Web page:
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It’s only the middle of August, but already I’m looking towards garden clean out and fall work. With a baby due around the time I would normally do all the fall work, I need to get ahead!
It’s hard to get in the mood of such a task when the weather is still so nice and the garden was a late one this year. But, we must.
So, picture this:
The leaves are turning beautiful colours and falling peacefully to the ground. Squirrels are busy storing up their winter stocks. The geese can be heard and seen flying overhead toward the warmer temperatures.
And your garden is a scene from a horror movie. Everything is dead and crumpled. The only green matter is the weeds. Tomato cages and pea fences have bits of dried up plant shrapnel hanging off of them. It is a mess. And you get to deal with it!
Hurrah for garden clean out!
Earlier I wrote a couple posts to help minimize the work load come fall. If you followed these tips, you shouldn’t have as much to do now that the weather is bearable enough to work outside.
An Easy Garden Clean Out
By following a few basic strategies, you’ll be able to have your garden clean out done in no time. One afternoon or evening should wrap up all the necessary tasks.
Where to Start
The first thing you’ll need to do is bring in the last of the produce that is still hanging around. Most likely this will include your squash (zucchini, pumpkins, spaghetti, etc.), potatoes, carrots, and maybe some corn.
You’ll want to leave heartier items out to dry off. Pumpkins, potatoes. Brush the majority of the dirt off at the garden then pull them closer to the house and lay them out on some newspapers on your patio or sidewalk to dry.
Use your garden cart or wheelbarrow for easier handling.
Deal With the “Helper” Items
So, if you’ve been keeping up, you should have all your pegs and strings down. If your peas have been finished for a while, you’ll have brought in your fence. You might have already brought in your tomato cages if they finished up early.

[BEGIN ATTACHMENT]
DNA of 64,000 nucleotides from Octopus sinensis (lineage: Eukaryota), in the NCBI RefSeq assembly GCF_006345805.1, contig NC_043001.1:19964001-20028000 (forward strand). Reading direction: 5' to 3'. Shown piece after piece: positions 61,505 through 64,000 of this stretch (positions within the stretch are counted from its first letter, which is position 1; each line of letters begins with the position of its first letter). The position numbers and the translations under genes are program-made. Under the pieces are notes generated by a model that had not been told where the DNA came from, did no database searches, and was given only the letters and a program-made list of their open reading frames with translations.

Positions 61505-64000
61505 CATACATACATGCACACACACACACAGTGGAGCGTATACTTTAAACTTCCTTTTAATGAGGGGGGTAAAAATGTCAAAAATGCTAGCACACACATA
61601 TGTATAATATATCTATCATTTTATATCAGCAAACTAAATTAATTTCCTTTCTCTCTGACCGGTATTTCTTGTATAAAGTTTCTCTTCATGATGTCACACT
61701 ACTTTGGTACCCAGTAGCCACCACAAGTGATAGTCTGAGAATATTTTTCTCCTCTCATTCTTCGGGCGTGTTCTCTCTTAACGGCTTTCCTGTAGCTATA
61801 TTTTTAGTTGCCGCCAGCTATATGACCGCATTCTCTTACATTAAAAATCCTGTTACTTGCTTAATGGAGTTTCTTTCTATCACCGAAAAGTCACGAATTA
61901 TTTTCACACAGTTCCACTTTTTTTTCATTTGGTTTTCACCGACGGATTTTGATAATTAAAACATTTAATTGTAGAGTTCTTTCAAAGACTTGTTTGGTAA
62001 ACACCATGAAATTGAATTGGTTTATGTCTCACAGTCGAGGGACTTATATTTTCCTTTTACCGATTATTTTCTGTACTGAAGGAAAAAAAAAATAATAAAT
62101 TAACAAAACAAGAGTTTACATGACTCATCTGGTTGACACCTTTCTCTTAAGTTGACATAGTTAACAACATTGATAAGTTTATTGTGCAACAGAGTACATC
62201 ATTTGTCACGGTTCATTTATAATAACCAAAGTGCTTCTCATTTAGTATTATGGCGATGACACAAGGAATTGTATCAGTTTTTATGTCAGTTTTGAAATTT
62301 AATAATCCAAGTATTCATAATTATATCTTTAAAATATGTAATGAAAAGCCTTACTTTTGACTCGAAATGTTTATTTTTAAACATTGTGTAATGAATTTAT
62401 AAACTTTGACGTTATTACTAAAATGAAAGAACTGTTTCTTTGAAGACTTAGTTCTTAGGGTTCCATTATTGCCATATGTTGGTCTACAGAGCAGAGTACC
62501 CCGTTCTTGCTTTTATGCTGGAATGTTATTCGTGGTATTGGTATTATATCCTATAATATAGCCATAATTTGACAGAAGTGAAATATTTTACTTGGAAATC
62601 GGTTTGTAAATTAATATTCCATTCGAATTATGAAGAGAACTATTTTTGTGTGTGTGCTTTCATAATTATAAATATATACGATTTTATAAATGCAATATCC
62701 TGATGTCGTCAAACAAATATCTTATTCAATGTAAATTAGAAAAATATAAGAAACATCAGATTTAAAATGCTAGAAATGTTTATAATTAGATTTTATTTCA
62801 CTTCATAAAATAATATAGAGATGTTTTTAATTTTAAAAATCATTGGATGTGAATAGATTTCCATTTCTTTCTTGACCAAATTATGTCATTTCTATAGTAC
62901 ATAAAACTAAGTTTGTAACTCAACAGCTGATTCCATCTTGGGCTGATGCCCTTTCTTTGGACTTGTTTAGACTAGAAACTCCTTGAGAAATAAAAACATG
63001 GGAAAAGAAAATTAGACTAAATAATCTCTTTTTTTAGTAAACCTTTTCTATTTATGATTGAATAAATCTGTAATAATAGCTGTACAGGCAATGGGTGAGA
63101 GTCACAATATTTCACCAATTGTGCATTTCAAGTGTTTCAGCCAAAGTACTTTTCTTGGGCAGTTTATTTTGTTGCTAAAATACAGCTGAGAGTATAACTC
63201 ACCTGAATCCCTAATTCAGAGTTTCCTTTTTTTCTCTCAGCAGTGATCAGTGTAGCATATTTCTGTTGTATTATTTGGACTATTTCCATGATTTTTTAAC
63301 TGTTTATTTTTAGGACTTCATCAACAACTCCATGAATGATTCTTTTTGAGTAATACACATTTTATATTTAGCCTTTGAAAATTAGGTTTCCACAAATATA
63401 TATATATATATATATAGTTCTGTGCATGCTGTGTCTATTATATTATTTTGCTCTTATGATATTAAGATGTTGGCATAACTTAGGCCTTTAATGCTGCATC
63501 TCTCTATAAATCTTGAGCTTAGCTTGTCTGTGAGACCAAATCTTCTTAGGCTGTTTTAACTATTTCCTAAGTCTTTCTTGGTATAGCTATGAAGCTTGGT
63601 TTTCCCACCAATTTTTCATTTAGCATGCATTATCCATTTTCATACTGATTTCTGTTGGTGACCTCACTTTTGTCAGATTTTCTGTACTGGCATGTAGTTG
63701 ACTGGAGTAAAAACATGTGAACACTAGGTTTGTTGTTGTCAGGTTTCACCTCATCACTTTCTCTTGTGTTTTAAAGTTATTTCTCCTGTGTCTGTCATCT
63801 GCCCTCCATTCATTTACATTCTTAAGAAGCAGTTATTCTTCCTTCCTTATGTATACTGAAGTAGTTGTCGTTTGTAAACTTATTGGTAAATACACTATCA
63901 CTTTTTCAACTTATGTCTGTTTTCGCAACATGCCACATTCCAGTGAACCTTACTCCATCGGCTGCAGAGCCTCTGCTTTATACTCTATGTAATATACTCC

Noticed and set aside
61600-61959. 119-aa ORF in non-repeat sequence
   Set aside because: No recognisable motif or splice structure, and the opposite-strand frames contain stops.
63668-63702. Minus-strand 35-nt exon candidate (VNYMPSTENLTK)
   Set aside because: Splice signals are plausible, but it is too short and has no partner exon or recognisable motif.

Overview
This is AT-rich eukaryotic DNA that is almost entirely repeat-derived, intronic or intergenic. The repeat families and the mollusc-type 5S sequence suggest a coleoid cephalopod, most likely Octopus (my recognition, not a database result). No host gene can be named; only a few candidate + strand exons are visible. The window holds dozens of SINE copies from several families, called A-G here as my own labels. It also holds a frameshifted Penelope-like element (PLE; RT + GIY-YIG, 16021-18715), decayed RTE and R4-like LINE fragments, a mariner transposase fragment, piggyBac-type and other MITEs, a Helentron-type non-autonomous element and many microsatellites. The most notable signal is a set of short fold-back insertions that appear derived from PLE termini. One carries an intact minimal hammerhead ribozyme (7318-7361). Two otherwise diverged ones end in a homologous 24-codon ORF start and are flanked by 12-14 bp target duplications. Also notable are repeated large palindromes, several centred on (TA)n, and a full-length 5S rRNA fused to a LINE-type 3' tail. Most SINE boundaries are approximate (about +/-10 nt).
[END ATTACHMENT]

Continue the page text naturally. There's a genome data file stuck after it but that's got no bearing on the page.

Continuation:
If you haven’t already brought all these accessories in, go ahead and get them out of the way first.
Now that you have all the contraptions, obstacles and tripping hazards out of the way you can better see what you have to do for garden clean out. A lot of the plants will be able to be tilled in for organic matter, but there’s a few you’ll want to deal with first.
- Corn – It will be much easier for you and your tiller if you break the stalks down and haul them away
- Tomatoes – Can harbour disease (but so can a lot of your plants). If you struggle with blight or other tomato diseases, you may want to get rid of the plants now. Arguably the same applies for beans.
- Squash – Any of the vine varieties you’ll want to break down or haul out all together. It will save you frustrations at tilling time
- Raspberries – While you’re hauling out the masses, you might as well go ahead and prune your raspberries and other fruit
The rest of your plants will be fine to leave out to be tilled in.
Grab a Cold One
Ta-da! You’re ready for the fall “field” work. Grab a celebratory beverage, sit back and relax until it’s time to do the rest.
I’ll be writing a post for the field work, too, so stay tuned! Even better, join the newsletter to find out exactly when it’s been posted.
Got any more ideas on how to make the garden clean out go smoothly? What tools do you use? Leave a comment or send me an email!
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